Hereditary factors that affect the size of the teeth and jaw and the contours of the face are the most common causes of imperfect positioning of teeth with closed jaws (malocclusion).
Disproportions in size between the jaw and the teeth or between the upper and lower jaws is the most common cause of malocclusion. Orthodontic problems result from the interaction of developmental, genetic, and environmental influences.
1. Developmental causes
Developmental anomalies most often accompany major congenital anomalies but can also occur as an isolated finding. Most common ones include:
• Congenitally missing teeth
• Supernumerary (extra) teeth
• Malformed teeth
• Interference with eruption (eg an impaction in which the tooth is blocked from erupting fully into the oral cavity or the tooth is forced to erupt into an abnormal position)
• Ectopic eruption
2. Genetic causes
This occurs when there is discrepancies in the size of the jaw and/or teeth. A child who inherits the mother’s small jaw and a father’s large teeth may have teeth that are too big for the jaw causing overcrowding. Also it’s likely to have a missing tooth if one of your parent or grandparents have the same missing tooth.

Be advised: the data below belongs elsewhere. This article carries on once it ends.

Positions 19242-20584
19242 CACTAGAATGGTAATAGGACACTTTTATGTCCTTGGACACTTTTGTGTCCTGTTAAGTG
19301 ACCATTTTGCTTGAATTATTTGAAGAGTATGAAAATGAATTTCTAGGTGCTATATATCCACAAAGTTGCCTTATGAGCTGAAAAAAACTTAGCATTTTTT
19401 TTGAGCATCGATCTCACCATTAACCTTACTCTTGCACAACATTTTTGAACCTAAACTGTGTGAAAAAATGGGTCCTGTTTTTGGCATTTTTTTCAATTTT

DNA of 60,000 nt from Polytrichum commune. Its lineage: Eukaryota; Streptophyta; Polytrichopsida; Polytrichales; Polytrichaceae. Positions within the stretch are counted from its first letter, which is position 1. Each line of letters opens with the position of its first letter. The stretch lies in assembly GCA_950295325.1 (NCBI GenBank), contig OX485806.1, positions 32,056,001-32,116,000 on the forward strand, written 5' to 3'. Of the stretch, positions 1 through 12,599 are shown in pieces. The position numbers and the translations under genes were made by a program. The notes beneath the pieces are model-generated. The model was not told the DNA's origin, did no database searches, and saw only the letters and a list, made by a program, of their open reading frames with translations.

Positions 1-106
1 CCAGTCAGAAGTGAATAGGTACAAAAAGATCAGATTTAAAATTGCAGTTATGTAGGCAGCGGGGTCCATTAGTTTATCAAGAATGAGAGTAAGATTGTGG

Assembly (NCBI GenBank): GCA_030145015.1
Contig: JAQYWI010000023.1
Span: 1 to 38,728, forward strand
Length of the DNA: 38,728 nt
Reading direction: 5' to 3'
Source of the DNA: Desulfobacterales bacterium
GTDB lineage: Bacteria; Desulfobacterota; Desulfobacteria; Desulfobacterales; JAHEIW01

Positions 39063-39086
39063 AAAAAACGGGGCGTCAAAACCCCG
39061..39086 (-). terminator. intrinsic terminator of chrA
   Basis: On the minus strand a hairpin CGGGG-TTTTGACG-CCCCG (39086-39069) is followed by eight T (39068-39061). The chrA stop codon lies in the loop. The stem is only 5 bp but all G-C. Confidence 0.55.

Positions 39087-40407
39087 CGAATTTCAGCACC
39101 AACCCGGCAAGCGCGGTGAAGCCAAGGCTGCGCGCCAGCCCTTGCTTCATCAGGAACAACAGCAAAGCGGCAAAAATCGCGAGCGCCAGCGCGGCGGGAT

3. Environmental causes
1. Trauma during birth, such as an injury to the jaw, may occur during the actual birth, particularly with the use of forceps in delivery
2. Fetal molding occurs when an arm or leg of the foetus is pressed against another part of the body, such as when an arm is pressed against the mandible. This pressure can lead to distortion of rapidly growing areas.
Injury throughout life
1. Damage to permanent tooth buds when injury to the primary tooth occurs
2. Movement of a tooth or teeth as a result of premature loss of a primary teeth
3. Direct injury to permanent teeth